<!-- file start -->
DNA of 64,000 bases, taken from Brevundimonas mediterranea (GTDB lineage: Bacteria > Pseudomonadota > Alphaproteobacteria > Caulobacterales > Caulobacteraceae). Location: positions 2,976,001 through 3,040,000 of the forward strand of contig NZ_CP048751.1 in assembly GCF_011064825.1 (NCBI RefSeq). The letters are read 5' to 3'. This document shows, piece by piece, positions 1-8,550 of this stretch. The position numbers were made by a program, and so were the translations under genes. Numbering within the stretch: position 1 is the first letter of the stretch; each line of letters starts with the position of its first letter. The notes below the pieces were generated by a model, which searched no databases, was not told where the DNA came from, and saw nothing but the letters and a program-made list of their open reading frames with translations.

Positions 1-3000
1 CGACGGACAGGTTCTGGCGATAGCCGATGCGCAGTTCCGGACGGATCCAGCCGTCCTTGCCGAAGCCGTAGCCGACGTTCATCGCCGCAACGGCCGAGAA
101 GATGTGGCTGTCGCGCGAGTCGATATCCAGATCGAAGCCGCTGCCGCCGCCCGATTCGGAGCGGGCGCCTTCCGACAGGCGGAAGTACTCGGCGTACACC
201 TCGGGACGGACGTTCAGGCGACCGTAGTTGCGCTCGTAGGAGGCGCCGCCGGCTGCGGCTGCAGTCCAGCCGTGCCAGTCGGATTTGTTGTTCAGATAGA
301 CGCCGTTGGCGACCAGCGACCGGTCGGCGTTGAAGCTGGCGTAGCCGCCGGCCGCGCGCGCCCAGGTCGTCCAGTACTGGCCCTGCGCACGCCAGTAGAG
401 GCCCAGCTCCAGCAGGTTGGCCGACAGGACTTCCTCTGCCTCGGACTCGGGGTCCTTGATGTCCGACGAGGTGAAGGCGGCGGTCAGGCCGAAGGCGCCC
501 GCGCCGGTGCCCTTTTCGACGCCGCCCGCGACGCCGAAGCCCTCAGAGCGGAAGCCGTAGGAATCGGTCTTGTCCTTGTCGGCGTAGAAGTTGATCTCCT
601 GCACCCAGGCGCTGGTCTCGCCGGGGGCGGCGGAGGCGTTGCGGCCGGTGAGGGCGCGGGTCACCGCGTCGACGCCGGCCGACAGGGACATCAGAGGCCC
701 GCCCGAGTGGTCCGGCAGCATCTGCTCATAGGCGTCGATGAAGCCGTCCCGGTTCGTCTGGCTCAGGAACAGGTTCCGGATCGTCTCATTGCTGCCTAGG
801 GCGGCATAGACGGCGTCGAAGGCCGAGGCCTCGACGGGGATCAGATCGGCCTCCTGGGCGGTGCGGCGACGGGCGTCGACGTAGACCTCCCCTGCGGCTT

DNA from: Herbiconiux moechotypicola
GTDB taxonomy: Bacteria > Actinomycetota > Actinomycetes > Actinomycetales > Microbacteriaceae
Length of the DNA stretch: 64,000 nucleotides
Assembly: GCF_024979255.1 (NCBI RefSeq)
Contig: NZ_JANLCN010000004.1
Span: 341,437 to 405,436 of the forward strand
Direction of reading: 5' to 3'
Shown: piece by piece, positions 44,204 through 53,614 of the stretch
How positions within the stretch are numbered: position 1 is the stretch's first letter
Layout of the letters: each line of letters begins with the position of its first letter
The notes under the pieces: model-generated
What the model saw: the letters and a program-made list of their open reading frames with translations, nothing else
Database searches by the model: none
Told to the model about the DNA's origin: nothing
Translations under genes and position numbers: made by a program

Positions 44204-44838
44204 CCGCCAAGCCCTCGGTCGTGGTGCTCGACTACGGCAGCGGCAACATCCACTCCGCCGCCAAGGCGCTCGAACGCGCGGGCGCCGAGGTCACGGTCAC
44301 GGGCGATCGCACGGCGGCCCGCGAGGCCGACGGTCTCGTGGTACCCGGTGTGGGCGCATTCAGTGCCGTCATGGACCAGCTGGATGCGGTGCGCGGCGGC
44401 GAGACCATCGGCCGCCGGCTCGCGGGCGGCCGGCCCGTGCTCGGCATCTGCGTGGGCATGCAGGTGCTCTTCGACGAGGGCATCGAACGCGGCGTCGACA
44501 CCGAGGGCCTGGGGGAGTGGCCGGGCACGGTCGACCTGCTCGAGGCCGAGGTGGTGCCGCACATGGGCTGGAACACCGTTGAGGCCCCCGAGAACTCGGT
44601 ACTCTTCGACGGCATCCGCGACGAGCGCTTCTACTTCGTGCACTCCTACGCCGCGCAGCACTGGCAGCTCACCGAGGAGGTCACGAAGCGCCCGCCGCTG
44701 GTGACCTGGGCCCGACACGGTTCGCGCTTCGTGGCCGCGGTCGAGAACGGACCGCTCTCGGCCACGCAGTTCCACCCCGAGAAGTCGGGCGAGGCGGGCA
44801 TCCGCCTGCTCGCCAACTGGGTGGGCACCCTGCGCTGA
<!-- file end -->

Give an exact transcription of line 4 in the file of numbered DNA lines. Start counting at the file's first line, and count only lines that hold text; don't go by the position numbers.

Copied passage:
101 GATGTGGCTGTCGCGCGAGTCGATATCCAGATCGAAGCCGCTGCCGCCGCCCGATTCGGAGCGGGCGCCTTCCGACAGGCGGAAGTACTCGGCGTACACC